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TUF storylines make for compelling finale match between Uriah Hall, Kelvin Gastelum

The same things that make for great moments in sports are what make for memorable moments of television. Unexpected developments. Underdog stories. Compelling personalities. With the most recent season of The Ultimate Fighter, there was a melding of all three.

Aside from the fourth season of the show, which was dedicated to UFC veterans hellbent on a comeback, almost every fighter to walk into the house does so anonymously. Most have only fought on the regional circuit and have only local followings. Kelvin Gastelum perfectly fit that mold. At the time he tried out for TUF, he had only been a pro for a little over a year. He'd fought five times, though never against an opponent with a winning record. Gastelum barely even made the show's age requirement. Contestants must be 21 at the time of filming, and he hit that mark just a week before taping was set to begin. That made him the youngest competitor in TUF history. It also made him the season's biggest underdog.

Gastelum was the last man picked by Chael Sonnen. Neither he nor opposing coach Jon Jones could be blamed for their oversight. There was nothing in Gastelum's background to suggest he was about to blossom into a beast. He doesn't come from a major fight team. He didn't arrive with any reputation. He was just a generic fighter with a dream.

That contrasts sharply with his Saturday TUF 17 Finale opponent Uriah Hall, who from the beginning, came off as a star.

As the TUF coaches and UFC president Dana White watched Hall fight in his prelim to get into the house, Sonnen put that bull's-eye on him.

"Jon, that might be the key to the Harley, right there. That might be him, right there," he said to Jones, referring to the motorcycle given to the winning coach.

Then, each time Hall fought, he did something eye-popping. His spinning back kick knockout of Adam Cella was an encapsulation of mixed martial arts, graceful and violent, terrifying and thrilling. He KO'd Bubba McDaniel in nine seconds. In the semis, he finished Dylan Andrews in the fight's final seconds after a flurry from bottom position led to a sweep and closing strikes.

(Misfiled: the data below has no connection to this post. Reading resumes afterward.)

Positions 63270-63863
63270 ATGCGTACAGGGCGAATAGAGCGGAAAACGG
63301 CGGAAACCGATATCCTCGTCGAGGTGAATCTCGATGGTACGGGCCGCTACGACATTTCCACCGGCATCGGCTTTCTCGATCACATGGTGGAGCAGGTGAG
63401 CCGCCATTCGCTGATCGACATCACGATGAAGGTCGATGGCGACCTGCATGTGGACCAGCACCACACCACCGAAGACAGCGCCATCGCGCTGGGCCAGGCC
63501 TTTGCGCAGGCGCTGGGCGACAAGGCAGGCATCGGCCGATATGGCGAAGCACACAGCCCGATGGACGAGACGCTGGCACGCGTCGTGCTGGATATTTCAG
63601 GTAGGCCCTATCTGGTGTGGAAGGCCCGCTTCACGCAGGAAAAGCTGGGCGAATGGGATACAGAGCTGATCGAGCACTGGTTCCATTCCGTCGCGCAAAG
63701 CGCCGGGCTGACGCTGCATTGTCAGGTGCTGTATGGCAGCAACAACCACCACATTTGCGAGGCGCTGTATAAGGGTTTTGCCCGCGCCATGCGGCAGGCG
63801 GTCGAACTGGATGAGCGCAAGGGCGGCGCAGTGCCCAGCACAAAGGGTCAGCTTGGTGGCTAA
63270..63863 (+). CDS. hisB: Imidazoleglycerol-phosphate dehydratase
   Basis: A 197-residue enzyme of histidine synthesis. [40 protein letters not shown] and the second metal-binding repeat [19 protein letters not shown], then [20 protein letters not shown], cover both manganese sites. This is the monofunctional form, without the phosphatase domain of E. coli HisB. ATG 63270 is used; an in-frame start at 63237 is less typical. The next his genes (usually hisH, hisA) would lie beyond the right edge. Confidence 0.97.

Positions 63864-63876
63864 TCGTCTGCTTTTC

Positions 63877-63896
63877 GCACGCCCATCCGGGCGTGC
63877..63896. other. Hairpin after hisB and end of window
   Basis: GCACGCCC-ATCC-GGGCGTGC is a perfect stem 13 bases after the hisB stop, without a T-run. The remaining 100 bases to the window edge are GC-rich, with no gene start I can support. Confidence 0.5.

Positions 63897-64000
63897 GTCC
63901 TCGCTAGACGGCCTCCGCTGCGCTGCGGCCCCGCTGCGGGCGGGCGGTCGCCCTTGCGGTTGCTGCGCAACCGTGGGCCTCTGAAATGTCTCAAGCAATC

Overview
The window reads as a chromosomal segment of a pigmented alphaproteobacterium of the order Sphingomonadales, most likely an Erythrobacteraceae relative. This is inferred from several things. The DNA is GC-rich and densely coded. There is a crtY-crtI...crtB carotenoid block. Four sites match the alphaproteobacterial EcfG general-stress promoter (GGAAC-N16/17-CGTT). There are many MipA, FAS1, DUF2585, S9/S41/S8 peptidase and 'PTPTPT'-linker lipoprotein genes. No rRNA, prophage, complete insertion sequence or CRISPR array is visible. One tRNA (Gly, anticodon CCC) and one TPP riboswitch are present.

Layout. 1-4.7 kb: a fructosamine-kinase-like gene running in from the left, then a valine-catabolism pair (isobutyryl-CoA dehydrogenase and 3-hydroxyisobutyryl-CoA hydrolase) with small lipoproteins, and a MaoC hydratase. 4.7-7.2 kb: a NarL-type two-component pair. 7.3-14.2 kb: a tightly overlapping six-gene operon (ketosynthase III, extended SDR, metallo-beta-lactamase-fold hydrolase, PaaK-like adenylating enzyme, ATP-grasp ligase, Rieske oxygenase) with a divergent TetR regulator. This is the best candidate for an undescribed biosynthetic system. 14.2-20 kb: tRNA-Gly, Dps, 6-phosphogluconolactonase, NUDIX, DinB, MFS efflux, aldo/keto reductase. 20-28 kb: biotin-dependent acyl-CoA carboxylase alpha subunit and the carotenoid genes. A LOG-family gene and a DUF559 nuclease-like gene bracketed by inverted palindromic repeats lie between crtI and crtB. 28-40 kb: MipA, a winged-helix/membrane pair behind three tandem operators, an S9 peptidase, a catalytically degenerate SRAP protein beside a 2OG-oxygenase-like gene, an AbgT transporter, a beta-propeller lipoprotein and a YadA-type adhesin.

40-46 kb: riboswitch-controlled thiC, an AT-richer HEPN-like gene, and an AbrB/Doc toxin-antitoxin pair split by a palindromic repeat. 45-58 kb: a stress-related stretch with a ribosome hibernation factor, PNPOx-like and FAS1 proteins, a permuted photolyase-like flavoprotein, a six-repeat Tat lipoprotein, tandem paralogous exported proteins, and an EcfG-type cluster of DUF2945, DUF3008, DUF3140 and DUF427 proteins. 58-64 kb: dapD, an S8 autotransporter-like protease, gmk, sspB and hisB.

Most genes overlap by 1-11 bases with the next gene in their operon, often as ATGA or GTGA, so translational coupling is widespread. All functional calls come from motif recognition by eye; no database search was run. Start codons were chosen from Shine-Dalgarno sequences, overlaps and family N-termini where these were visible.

His explosive power has convinced many observers that Hall will be the rare TUF-bred fighter to contend in his division upon completing the show. Among those is Sonnen, the former title challenger, who upon witnessing Hall's blink-and-you-miss-it defeat of McDaniel, told him, "You're a contender, Uriah." Then, to ensure Hall understood he was talking past TUF, he added, "For the title." Jamie Huey, a boxing coach who mentored Sonnen's team during the season, furthered that, saying he didn't think there was anyone as quick and accurate as Hall in the entire UFC. This is a man who saw Sonnen compete against middleweight champion and near-unanimous G.O.A.T. Anderson Silva as recently as last year, and he gave Hall the thumb's up?

While Hall became the clear standout, the Bugatti Veyron of the cast, Gastelum is the Hummer H1, a versatile and bulky workhorse who adapts to the changing terrain. During the competition, he won fights by decision, submission and knockout. After facing no one with a wining record before the show, he ran the gauntlet through a trio of opponents with a combined 33-9 mark. Sonnen, who also coached Gastelum, said he'd never seen anyone make such quantum leaps in training.

Despite it all, Gastelum still comes into the finale as a sizable underdog, and Hall, a heavy 4-to-1 favorite. TUF roles, after all, are quickly defined, and slowly erased.

That's just a number, anyway. And we don't root for numbers (not unless there is money involved), we root for people. On Saturday night, there will be many pulling for one last Gastelum upset, and many rooting for another Hall highlight. After 12 weeks, that is the kind of fight, the kind of moment that TUF is supposed to build.

It also doesn't hurt that both Gastelum and Hall come off as genuinely good people. Gastelum seems humble, hard-working and appeared absolutely star-struck when he met Ronda Rousey during the show. Meanwhile, Hall, despite his dislike for Josh Samman, couldn't hide his genuine concern upon knocking out his opponents and seeing them hurt. When he KO'd Cella, for instance, he shed a few tears while awaiting word that he would be OK.

Past labels like "favorite" or "underdog," "contender" or "prospect," Hall and Gastelum are two intriguing people who will now have a head start on building a career worth following. For all the talk about TUF getting stale over the years -- and some of it is warranted -- it is refreshing to be reminded that the show can still produce fighters who matter once the TUF house turns out the lights.

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